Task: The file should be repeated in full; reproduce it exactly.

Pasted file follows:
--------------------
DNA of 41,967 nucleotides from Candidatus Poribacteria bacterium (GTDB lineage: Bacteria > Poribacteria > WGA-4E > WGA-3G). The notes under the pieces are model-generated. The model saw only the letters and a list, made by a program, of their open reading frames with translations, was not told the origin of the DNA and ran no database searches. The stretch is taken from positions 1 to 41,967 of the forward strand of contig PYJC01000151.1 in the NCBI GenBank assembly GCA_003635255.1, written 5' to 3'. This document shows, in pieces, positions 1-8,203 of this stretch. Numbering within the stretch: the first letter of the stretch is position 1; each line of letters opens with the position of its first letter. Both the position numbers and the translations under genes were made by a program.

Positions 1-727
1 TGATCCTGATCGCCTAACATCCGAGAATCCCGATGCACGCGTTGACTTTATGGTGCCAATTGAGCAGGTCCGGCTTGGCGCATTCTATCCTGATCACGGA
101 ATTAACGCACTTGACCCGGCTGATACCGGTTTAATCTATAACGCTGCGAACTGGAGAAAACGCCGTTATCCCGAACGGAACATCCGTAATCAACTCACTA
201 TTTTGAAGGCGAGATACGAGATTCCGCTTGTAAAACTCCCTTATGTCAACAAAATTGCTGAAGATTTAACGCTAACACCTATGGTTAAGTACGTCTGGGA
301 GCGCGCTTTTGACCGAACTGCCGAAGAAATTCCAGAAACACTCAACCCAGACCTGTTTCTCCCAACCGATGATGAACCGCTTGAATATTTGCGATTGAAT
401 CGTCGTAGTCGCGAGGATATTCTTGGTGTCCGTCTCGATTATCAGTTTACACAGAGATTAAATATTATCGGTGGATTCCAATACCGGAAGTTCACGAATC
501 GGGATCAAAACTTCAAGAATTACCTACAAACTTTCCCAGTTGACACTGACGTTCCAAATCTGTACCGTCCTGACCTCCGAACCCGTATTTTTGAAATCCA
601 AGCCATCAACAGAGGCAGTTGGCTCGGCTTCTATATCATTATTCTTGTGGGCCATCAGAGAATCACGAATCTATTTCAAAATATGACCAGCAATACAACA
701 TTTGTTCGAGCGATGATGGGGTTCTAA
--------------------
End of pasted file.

DNA of 41,967 nucleotides from Candidatus Poribacteria bacterium (GTDB lineage: Bacteria > Poribacteria > WGA-4E > WGA-3G). The notes under the pieces are model-generated. The model saw only the letters and a list, made by a program, of their open reading frames with translations, was not told the origin of the DNA and ran no database searches. The stretch is taken from positions 1 to 41,967 of the forward strand of contig PYJC01000151.1 in the NCBI GenBank assembly GCA_003635255.1, written 5' to 3'. This document shows, in pieces, positions 1-8,203 of this stretch. Numbering within the stretch: the first letter of the stretch is position 1; each line of letters opens with the position of its first letter. Both the position numbers and the translations under genes were made by a program.

Positions 1-727
1 TGATCCTGATCGCCTAACATCCGAGAATCCCGATGCACGCGTTGACTTTATGGTGCCAATTGAGCAGGTCCGGCTTGGCGCATTCTATCCTGATCACGGA
101 ATTAACGCACTTGACCCGGCTGATACCGGTTTAATCTATAACGCTGCGAACTGGAGAAAACGCCGTTATCCCGAACGGAACATCCGTAATCAACTCACTA
201 TTTTGAAGGCGAGATACGAGATTCCGCTTGTAAAACTCCCTTATGTCAACAAAATTGCTGAAGATTTAACGCTAACACCTATGGTTAAGTACGTCTGGGA
301 GCGCGCTTTTGACCGAACTGCCGAAGAAATTCCAGAAACACTCAACCCAGACCTGTTTCTCCCAACCGATGATGAACCGCTTGAATATTTGCGATTGAAT
401 CGTCGTAGTCGCGAGGATATTCTTGGTGTCCGTCTCGATTATCAGTTTACACAGAGATTAAATATTATCGGTGGATTCCAATACCGGAAGTTCACGAATC
501 GGGATCAAAACTTCAAGAATTACCTACAAACTTTCCCAGTTGACACTGACGTTCCAAATCTGTACCGTCCTGACCTCCGAACCCGTATTTTTGAAATCCA
601 AGCCATCAACAGAGGCAGTTGGCTCGGCTTCTATATCATTATTCTTGTGGGCCATCAGAGAATCACGAATCTATTTCAAAATATGACCAGCAATACAACA
701 TTTGTTCGAGCGATGATGGGGTTCTAA